Year of Shakespeare: Julius Caesar at the RSC

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This post is part of Year of Shakespeare, a project documenting the World Shakespeare Festival, the greatest celebration of Shakespeare the world has ever seen.


Julius Caesar, RSC, dir. Gregory Doran, at the Theatre Royal, Newcastle, 19 July 2012

By Monika Smialkowska, University of Northumbria

‘Is this a holiday?’ (1.1.2) The question which Flavius asks of the commoners gathering in the streets in the first scene of Julius Caesar felt particularly apt at the beginning of this production. As we walked into the auditorium to take our seats, we were greeted by a full-blown fiesta-cum-political-rally taking place on stage. A small crowd was excitedly milling about, talking, bickering, buying, selling, and occasionally dancing to the lively music played by a band located on a set of granite steps which dominated the stage. In the middle of the festive throng, Caesar’s supporters were conducting a campaign, sporting his photographs and placards. They were heckled and challenged by an opposing faction. The scene was clearly set in present-day Africa: the band combined traditional instruments such as mbira and kora with guitars and saxophones, and the all-black cast wore casual contemporary clothes with some African accents. The grandeur of the granite set and the giant statue of a man with one arm raised in salute or blessing, placed at the rear of the stage, hinted at a modern dictatorship. Finally, an element of ritual was added: an effigy of Caesar was carried around, and an ominous figure of a soothsayer appeared – barefooted and bare-chested, in startling make-up and greyish body-paint, wearing a flowing skirt made of animal skins. The first impression of this Julius Caesar was undoubtedly exciting, but also somewhat disconcerting – after all, weren’t we being presented with an accumulation of European stereotypes of Africa? What was the company trying to say?

Recent events in countries such as Zimbabwe, Libya, Egypt, and Tunisia, make Julius Caesar – a play violently embodying debates surrounding democracy and tyranny – unquestionably relevant to an African context. Transposing republican Rome plunging into civil war to an unidentified African country torn by violent internal struggles worked very well, evoking timely political resonances. What made me uneasy, however, was the context of this particular production – the RSC’s contribution to the World Shakespeare Festival. It is one thing to watch a Tunisian ensemble like Artistes Producteurs Associés make parallels between Macbeth and Ben Ali’s recently toppled regime; it is another thing for a British, state-subsidised company to adapt Shakespeare to comment on African politics. In the latter case, some uncomfortable questions arise: are we, in the Western world, assuming a superior position to criticise developments which we necessarily only know as outsiders (and which, incidentally, can to some extent be traced back to the legacy of European colonial enterprises)?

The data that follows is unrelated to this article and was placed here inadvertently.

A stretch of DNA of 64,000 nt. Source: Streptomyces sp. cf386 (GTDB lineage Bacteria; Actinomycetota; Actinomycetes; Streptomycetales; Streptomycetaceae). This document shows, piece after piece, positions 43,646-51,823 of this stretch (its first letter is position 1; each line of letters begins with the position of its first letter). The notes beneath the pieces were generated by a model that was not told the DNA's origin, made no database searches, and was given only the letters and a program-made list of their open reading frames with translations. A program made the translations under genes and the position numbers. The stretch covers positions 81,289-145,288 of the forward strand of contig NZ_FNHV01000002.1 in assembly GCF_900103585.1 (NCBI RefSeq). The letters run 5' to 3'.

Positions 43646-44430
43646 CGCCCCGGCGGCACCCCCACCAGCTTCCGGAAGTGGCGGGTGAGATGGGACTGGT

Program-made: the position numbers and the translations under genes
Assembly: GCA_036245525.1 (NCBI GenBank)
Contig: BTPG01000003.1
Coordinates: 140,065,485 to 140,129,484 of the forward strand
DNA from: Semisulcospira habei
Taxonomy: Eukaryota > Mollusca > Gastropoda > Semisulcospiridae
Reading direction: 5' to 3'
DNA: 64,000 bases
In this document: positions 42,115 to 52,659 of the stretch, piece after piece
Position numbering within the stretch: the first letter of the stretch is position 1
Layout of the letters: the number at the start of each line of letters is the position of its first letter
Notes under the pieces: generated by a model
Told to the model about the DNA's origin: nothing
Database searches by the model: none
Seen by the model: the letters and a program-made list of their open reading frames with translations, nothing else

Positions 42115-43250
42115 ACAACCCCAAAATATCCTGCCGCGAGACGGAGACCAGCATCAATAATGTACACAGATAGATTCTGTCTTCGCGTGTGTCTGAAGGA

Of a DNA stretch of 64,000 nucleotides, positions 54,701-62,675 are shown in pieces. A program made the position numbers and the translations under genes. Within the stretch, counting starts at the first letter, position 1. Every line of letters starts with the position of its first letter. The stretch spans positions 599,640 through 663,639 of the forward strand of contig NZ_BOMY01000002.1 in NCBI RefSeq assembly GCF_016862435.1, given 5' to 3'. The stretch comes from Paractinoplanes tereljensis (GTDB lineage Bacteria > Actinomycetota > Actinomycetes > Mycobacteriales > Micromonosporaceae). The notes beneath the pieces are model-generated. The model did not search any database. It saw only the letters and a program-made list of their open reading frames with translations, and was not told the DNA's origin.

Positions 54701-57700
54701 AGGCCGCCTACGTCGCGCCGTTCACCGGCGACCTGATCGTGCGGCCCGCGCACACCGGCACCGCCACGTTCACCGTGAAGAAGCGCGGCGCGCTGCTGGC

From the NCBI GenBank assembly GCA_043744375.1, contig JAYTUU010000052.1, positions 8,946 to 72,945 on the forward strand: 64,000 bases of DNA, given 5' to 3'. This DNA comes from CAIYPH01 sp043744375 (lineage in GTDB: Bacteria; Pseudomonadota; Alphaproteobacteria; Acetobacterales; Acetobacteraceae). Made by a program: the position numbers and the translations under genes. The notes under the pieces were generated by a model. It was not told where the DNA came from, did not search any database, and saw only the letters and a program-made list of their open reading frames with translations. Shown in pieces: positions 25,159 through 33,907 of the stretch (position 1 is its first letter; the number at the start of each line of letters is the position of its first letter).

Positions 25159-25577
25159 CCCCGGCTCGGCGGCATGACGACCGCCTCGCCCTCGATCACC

This problem was compounded by the fact that the play was set in an unspecified, nameless African country. Are we to assume that Africans in general are like the figures represented here? Are we, consciously or not, dealing in stereotypes and objectifying Africa as an exotic ‘other’?  Moreover, to a layperson like me, the accent in which the characters spoke was a generic ‘African English’, and I couldn’t shake off the impression that it was British actors putting it on (an impression reinforced by the programme listing a ‘Dialect Coach’ among the production team). This felt rather different to overseas companies which participated in the World Shakespeare Festival translating his plays and words ‘to states unborn and accents yet unknown’ (3.1.113). The RSC’s Julius Caesar revealed that adapting Shakespeare into alien social settings can be a sensitive issue: it is not only Shakespeare but also cultural representations that can be ‘owned’, contested, and appropriated.